Saturday, July 26, 2014

the i-don't-knows

i have answered "i don't know" no less than 286 times this month when asked details about moving.

some have been logistical questions that finally have answers:
where will you be living?
monterey hills (east of downtown LA)
have you packed?
finally, yes.
what will you be doing?
it's an HIV corrections fellowship.
i'll be at LA County Hospital's HIV clinic, the LA county jail, and a clinic on Skid Row.
yes, Skid Row is a real place.
yes, I said the jail.
yes, my mom is nervous.
will you miss pittsburgh?

a lot of questions are more complex, and i don't have answers. i have no idea what to expect. i don't know what it will be like working in a jail. i don't know what my patients will be like or how i will fill my days. i know data and statistics about hiv and jail and homelessness, but i don't know anyone's stories yet so i feel at a loss.

the good news is, i've done a lot of things before where i haven't known anything other than facts:

i moved to swaziland knowing only the perinatal hiv rate (42.6%) and the number of orphans (100,000 of a national population of one million). what i found were amazing friends like zandi and jabu who taught me what it is to hope.

i worked in alaska for a month at a native alaskan hospital. i knew rates of alcoholism and domestic violence were horribly high, but it wasn't until bruised women shared with me their stories did i start to understand.

so now i start this next adventure with all of my not-knowing, and am waiting for the stories to begin.

"instructions for living a life:
pay attention.
be astonished.
tell about it."
-mary oliver

Tuesday, July 8, 2014

the end of residency

over and over, i'm breathing out thankfulness.
i made it.

3 years ago, i was assigned five patients.
i didn't know how to enter orders in the computer.
my white coat was still white.
i thought i would only do this for a year.
instead, i fell in love with taking care of patients and decided to stay.

i couldn't leave the place of listening to human stories in exchange for shaping global health policy. i know policy touches communities, but i needed to touch the person in front of me. at the time, it seemed like a huge decision to give up hopkins for a general hospital in a post-industrial city. but i knew i had to stay.

being healthly intern  year was grace; without that year of health, i would have left clinical medicine and entered the world of public health.

it has been anything but easy. four hospital admissions. countless infections. monthly infusions. my sister over and over reminded me "just keep swimming."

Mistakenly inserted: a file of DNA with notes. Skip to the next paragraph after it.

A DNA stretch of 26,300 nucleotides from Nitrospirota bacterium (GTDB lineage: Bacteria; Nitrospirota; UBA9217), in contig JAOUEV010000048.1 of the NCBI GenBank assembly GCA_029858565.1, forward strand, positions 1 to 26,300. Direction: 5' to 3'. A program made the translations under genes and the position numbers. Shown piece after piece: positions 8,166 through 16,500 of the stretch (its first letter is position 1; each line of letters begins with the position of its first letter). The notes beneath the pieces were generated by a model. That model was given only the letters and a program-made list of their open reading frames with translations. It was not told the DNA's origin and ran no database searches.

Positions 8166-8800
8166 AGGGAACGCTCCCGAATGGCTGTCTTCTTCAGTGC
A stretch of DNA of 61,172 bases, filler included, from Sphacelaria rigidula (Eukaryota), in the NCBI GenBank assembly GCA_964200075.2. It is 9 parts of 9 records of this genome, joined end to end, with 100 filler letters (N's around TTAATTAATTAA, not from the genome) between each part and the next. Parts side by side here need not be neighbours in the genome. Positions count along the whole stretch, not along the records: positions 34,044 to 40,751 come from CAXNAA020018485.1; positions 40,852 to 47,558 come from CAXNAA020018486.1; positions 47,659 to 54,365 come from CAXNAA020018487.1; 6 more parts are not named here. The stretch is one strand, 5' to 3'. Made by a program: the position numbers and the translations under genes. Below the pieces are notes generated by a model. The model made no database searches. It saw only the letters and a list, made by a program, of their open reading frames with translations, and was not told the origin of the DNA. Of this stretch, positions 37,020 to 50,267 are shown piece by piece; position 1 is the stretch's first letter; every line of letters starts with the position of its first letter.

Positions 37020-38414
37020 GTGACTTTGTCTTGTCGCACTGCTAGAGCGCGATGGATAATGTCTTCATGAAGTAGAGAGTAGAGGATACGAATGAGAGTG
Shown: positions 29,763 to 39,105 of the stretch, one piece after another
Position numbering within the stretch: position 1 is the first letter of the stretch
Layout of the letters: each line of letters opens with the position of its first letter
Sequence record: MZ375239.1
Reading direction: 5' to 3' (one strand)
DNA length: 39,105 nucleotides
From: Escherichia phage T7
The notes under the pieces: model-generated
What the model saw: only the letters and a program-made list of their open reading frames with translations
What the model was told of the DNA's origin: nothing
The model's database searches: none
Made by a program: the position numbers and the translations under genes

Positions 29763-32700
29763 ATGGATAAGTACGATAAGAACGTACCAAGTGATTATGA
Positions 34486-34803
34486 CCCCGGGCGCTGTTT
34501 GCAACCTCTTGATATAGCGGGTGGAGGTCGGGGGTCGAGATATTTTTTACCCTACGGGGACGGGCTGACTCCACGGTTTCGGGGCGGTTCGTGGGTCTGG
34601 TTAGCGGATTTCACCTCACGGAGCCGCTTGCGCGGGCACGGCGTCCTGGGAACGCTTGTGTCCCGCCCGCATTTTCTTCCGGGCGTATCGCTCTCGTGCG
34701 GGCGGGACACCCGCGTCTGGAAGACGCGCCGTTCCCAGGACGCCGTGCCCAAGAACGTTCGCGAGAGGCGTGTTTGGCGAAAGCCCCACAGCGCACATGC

so i kept swimming, upstream like the salmon, and i've ended up at beautiful over and over: working in alaska for a month. watching a friend get married in india. listening and being humbled by the patients who trust me with their stories.

and the same prayer i have breathed out countless times over the past three years, whispered under my breath in airplanes taking off over delhi and sitka, to cries from hospital beds when planes left without me:

blessed are you, o lord, who has kept us alive and sustained us,
who has brought us whole to this moment.

Wednesday, July 2, 2014

residency in iPhone photos

This is where I have spent the last 3 years:
The views from the hospital aren't that bad:

I spent most my time trying to figure out which pager was beeping and waiting on people to return my pages:

I survived off of cafeteria food and graham crackers stolen from nurse's stations:
I looked at way too many of these:
I rarely saw the call room (note the unused bed):
I made sure the important orders got in first:
Only once did I ever see the emergency room empty:
There were early morning signouts, greasy post-call breakfasts, and rare chances to sit in the resident lounge:

I had lots of opportunites to wear Indian clothes:
I tried my hardest to avoid being a patient: 
And got to I spend a month working in Alaska:

It's been an amazing, exhausting, humbling, tiring, but beautiful 3 years.
Now I'm turning in my pager and my badge because I'm done!
a million thanks and then some to my family and friends
for all the love that has carried me through these past 3 years.